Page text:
Mesopotamia
and Ancient Egypt, Egypt, it is clear that these civilizations were not only in touch with each other but also trading with each other. Early long-distance trade was limited almost exclusively to luxury goods like spices, textiles and precious metals. Not only did this make cities with ample amounts of these products extremely rich but also led to an intermingling of cultures for the first time in history. Trade routes were not only over land but also over water. The first and most extensive trade routes were over rivers such as the Nile, the Tigris and the Euphrates which led to growth of cities on the banks of these rivers. The domestication of camels at a later time also helped encourage the use of trade routes over land, linking the Indus Valley with the Mediterranean. This further led to towns sprouting up in numbers anywhere and everywhere there was a pit-stop or caravan-to-ship port.


See also

*
Altyndepe (, sometimes Altyn Tepe, Turkmen "Golden Hill"), is a Bronze Age The Bronze Age is a prehistoric Periodization, period that was characterized by the use of bronze, in some areas proto-writing, and other early features of urban civilization. ...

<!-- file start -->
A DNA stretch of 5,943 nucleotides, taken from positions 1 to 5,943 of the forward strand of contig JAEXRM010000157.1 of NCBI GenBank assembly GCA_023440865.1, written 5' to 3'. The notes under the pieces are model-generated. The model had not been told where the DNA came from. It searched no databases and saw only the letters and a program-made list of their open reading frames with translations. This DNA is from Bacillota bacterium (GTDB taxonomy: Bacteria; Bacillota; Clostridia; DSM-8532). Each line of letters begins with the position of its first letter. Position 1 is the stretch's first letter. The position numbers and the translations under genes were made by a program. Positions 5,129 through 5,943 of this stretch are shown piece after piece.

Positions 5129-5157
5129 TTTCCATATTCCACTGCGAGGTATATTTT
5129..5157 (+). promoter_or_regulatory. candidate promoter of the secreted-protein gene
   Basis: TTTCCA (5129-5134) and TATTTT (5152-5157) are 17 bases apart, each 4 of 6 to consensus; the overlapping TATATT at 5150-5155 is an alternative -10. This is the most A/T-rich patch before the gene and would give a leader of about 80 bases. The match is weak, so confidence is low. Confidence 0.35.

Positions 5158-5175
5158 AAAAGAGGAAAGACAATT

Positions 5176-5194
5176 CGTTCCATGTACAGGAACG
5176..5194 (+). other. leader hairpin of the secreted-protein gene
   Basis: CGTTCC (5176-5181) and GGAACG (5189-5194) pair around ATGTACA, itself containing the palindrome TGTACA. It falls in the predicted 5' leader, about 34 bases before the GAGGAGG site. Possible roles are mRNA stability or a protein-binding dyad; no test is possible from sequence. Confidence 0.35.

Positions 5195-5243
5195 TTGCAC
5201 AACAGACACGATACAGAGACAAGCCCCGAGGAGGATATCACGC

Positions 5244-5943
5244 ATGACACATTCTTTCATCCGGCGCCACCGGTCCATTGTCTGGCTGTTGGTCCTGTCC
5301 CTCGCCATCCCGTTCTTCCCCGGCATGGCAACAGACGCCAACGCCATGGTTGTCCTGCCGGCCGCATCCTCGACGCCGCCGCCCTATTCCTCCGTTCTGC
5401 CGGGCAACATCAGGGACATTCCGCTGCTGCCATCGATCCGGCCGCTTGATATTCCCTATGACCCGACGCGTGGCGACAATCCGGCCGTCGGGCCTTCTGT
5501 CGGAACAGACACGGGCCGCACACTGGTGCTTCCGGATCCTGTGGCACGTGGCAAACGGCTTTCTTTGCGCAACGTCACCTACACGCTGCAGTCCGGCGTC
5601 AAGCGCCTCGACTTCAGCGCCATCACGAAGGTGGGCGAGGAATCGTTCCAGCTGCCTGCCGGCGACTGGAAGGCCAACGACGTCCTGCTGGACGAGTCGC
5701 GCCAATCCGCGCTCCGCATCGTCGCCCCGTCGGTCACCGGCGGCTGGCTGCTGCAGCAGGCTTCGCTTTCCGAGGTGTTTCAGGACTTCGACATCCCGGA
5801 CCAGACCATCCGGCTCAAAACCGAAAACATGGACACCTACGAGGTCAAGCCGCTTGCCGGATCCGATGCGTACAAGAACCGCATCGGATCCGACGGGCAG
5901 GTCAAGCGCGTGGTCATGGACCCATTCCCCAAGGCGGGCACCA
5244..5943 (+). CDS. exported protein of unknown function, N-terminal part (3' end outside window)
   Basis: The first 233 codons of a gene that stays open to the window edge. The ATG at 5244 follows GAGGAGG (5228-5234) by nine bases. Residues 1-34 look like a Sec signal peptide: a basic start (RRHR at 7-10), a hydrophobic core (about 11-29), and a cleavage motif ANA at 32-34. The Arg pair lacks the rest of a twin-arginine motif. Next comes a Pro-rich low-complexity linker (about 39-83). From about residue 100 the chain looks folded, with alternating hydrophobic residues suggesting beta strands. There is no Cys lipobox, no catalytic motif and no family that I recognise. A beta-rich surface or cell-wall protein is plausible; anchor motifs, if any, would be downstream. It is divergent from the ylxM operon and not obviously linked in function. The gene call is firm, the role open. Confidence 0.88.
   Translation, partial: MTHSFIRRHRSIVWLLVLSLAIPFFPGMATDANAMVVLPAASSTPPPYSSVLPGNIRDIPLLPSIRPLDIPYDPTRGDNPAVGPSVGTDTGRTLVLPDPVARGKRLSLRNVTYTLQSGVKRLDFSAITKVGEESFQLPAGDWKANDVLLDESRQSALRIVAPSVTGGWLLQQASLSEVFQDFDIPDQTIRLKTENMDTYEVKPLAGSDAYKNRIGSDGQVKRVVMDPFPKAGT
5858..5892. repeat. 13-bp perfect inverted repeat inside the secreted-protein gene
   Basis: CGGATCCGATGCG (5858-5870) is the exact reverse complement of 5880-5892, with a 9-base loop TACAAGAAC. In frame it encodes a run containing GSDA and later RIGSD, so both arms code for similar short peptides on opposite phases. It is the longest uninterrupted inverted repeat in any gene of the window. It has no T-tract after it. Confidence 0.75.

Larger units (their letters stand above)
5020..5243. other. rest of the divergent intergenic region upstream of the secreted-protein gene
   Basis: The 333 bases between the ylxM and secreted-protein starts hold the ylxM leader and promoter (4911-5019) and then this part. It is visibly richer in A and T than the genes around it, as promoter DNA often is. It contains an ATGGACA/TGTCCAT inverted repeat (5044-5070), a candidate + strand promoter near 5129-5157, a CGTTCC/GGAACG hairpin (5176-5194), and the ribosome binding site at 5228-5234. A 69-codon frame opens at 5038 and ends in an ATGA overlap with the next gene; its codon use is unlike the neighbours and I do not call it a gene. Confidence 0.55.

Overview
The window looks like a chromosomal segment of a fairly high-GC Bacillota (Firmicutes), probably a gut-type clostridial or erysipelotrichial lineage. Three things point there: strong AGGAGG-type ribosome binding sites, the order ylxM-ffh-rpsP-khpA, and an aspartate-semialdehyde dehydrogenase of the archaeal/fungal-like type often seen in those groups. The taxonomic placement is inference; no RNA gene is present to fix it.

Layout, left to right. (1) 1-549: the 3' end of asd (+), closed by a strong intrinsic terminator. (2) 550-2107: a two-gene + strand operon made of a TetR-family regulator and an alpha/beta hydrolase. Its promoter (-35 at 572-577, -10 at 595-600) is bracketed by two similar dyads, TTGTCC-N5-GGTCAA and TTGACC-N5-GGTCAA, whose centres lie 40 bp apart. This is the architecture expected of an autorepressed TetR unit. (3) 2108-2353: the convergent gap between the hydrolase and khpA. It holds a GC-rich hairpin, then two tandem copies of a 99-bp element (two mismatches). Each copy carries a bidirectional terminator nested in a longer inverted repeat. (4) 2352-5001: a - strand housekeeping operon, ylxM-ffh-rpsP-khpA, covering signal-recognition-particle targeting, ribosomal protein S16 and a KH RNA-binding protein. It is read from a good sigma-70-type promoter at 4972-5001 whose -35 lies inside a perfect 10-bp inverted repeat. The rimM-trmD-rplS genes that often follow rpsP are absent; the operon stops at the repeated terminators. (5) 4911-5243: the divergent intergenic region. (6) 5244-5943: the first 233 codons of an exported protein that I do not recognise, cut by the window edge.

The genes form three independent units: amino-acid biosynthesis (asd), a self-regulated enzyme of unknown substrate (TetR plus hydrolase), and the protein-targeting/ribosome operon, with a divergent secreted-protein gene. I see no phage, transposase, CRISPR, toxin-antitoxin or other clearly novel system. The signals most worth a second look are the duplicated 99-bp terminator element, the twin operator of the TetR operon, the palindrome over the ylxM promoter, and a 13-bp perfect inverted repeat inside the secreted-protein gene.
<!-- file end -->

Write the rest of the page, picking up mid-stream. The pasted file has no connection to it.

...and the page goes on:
Altyndepe
* Dover Bronze Age Boat * Ferriby Boats * Human timeline * Langdon Bay hoard * Middle Bronze Age migrations (Ancient Near East) * Namazga * Oxhide ingot * Shropshire bulla


Notes


References

* * Eogan, George (1983). ''The hoards of the Irish later Bronze Age'', Dublin: University College, 331 p., * Hall, David and Coles, John (1994). ''Fenland survey : an essay in landscape and persistence'', Archaeological report 1, London : English Heritage, 170 p., * Pernicka, E., Eibner, C., Öztunah, Ö., Wagener, G.A. (2003). "Early Bronze Age Metallurgy in the Northeast Aegean", In: Wagner, G.A., Pernicka, E. and Uerpmann, H-P. (eds), ''Troia and the Troad: scientific approaches'', Natural science in archaeology, Berlin; London : Springer, , pp. 143–172 * Piccolo, Salvatore (2013). ''Ancient Stones: The Prehistoric Dolmens of Sicily''. Abingdon (GB): Brazen Head Publishing, , * Waddell, John (1998). ''The prehistoric archaeology of Ireland'', Galway University Press, 433 p., * *


Further reading

* * * * * * * *


External links

*
Links to the Bronze Age in Europe and beyond
Commented web index, geographically structured (private website)
Bronze Age Experimental Archeology and Museum Reproductions

Umha Aois – Reconstructed Bronze Age metal casting

Umha Aois – ancient bronze casting videoclip
*
Aegean and Balkan Prehistory
articles, site-reports and bibliography database concerning the Aegean, Balkans and Western Anatolia * *
The Transmission of Early Bronze Technology to Thailand: New Perspectives

Human Timeline (Interactive)
– Smithsonian Institution, Smithsonian, National Museum of Natural History (August 2016). ;Seafaring
Divers unearth Bronze Age hoard off the coast of Devon
{{Authority control Bronze Age, Articles which contain graphical timelines Historical eras